Tokyopop, the Los Angeles-based manga and comics publisher, has a knack for finding hits. This new series in translation from the Japanese brings over a title that was popular enough as a book series that it was made into an anime TV show, which itself has been dubbed into English. If the Tokyopop.com message boards are any indication, lots of young readers are excited over this first book in the English series, which is brimming with lovely black-and-white illustrations and all the school uniforms a Japanese pop-culture purist could hope for.
There are conventions of the genre that will take newcomers some getting used to, but ultimately they should be nice little discoveries. The book itself has been printed in the Japanese style and is meant to be read from back to front and right to left. Author Tachibana Higuchi also chimes in with a short illustrated column at the beginning of each chapter, which is a friendly set of personal asides. She writes about having created other manga series, which evidently were heavier adult dramas. She tells us she wrote Gakuen Alice because she wanted to create a “children’s romance,” which sounds odd but turns out to be even more apt than Higuchi may have meant.
Excitable, blond-pigtailed Mikan tells the story of how her best friend Hotaru left their home village for an elite school for geniuses in Tokyo. She is heartbroken without Hotaru, who she always knew was special. We readers can see that for ourselves—poor Hotaru’s eyes are bigger and fuller than most sad-eyed manga heroines’, and she never smiles. Mikan is too lonely to stay at home without her friend, so she steals money from her grandfather and runs away to Tokyo to find Hotaru.
But when she gets to Alice Academy, Mikan finds out that the word genius is just a kind of shorthand, something to throw off the normals. Rather than being book-smart, all the kids at the school have some kind of magical talent called an Alice, such as flying or mind reading or something more exotic, like an “animal pheromone” Alice that allows its user to communicate with little creatures. Being admitted to the Alice school is lucky because it means they’ll get support from the government and will be scouted by corporations, which is so weird I’m not even going to go into it. Mikan is mysteriously allowed to enter the academy because one of the teachers can tell upon meeting her that she has an Alice of her own—something that could end up changing the course of all their futures, says the pretty male teacher with a feathered bob.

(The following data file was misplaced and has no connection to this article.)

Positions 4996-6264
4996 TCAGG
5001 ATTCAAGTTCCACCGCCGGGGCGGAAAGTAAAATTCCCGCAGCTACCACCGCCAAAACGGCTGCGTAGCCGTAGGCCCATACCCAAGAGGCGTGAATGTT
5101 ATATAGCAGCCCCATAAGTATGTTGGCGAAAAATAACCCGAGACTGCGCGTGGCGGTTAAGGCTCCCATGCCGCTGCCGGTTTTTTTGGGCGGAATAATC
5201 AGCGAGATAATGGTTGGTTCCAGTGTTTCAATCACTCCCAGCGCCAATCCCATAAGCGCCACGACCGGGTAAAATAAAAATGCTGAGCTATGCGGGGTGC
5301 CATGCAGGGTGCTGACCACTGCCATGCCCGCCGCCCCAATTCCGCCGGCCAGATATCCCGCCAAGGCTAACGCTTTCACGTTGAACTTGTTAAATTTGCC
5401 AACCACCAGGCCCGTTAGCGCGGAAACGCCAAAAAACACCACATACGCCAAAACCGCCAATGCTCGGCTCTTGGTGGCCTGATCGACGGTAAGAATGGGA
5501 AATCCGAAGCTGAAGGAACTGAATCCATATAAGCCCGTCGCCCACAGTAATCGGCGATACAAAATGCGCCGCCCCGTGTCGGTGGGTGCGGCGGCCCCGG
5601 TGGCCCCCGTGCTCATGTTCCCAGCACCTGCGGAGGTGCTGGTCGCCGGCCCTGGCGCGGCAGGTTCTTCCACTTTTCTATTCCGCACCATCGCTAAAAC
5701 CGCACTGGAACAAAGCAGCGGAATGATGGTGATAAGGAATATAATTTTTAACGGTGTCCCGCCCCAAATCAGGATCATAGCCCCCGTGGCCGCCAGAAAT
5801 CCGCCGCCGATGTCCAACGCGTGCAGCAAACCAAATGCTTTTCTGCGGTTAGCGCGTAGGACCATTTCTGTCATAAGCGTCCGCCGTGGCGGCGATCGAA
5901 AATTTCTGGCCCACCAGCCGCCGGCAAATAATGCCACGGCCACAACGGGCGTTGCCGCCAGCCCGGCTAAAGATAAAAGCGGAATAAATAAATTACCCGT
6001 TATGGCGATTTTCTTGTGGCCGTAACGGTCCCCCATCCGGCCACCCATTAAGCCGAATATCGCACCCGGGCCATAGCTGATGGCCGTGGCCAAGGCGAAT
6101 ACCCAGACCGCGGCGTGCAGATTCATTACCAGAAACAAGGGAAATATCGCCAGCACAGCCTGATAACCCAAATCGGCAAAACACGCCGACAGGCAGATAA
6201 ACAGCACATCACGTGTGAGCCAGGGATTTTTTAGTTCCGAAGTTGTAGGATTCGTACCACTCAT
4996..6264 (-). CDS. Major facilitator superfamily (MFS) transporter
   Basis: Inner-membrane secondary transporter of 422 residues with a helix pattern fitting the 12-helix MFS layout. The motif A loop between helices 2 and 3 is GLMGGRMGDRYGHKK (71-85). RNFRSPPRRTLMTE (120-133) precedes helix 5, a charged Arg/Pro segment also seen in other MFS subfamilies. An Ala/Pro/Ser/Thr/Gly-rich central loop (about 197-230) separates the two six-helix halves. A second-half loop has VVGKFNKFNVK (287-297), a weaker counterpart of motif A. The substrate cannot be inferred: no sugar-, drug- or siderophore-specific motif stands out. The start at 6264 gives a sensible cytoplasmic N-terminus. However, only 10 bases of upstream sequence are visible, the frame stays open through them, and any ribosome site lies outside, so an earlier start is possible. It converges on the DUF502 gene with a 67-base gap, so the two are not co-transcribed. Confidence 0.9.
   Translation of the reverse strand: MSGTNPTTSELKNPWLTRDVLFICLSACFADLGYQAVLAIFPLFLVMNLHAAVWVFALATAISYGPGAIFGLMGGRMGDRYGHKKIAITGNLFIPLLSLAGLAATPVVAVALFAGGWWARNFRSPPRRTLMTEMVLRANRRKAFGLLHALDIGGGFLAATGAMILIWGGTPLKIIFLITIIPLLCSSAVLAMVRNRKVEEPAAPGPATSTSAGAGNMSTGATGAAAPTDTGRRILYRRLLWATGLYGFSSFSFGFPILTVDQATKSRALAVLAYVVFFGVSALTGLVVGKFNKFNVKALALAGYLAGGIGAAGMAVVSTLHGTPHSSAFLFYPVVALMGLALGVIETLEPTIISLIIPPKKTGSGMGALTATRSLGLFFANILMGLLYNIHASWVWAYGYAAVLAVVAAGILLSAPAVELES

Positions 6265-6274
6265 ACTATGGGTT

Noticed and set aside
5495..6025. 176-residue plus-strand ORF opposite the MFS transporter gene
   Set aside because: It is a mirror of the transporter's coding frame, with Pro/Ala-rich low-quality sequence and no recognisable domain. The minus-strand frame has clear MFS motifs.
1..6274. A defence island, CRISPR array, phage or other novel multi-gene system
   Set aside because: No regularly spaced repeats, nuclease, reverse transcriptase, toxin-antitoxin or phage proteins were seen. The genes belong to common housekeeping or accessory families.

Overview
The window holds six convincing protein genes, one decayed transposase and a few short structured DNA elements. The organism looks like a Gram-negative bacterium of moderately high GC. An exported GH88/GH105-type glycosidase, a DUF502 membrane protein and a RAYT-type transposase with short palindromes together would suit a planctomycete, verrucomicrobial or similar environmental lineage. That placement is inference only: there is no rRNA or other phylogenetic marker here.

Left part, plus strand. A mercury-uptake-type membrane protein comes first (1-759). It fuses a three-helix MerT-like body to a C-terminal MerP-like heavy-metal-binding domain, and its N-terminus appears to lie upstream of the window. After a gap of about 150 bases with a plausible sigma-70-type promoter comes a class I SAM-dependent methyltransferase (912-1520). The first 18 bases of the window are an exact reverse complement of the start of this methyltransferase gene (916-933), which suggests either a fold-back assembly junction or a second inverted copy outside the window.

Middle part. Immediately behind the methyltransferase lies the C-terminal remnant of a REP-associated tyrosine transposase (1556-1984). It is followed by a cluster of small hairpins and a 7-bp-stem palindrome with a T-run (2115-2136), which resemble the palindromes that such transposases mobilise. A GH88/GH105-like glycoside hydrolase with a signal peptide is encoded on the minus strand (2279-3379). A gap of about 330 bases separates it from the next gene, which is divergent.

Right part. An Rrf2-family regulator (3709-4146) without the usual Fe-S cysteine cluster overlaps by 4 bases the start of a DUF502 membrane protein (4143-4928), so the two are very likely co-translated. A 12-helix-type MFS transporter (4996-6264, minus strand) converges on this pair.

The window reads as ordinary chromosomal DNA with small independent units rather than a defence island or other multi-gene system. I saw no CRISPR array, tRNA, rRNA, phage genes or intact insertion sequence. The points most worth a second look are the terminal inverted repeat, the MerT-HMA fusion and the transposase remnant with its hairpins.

But first she has to curry favor with the other kids, which won’t be easy, since they don’t believe she’s one of them. Delightfully enough, having magic talents is not unlike having behavioral problems, at least in author Higuchi’s estimation. When Mikan first gets there she sees the word anarchy scrawled on a classroom wall. Flat-affect Hotaru, who is cruel to Mikan and doesn’t seem at all happy to see her, fits right in with these hooligans. This is where the romance aspect of the story comes in—poor Mikan remains hopelessly devoted to her friend anyway.
Natsume and Luca, the bad-boy best friends who rule the school with their beautiful deadpan expressions and legs slung over chair backs, push Mikan around.
There’s even a weirdly sexual manga moment when one of the boys holds her down and takes off her polka-dot underwear, prompting her to wail, “What man would want me now!” (Keep in mind these are grade-school kids.) Natsume challenges Mikan to walk through the scary Northern Woods, where she will encounter strange animals and will have to rely on her Alice to save her, if in fact she has one. I won’t tell you how the story turns out. I’ll just say that this graphic novel is lots of fun, and as good an introduction to the darkly loony world of manga as you’ll find.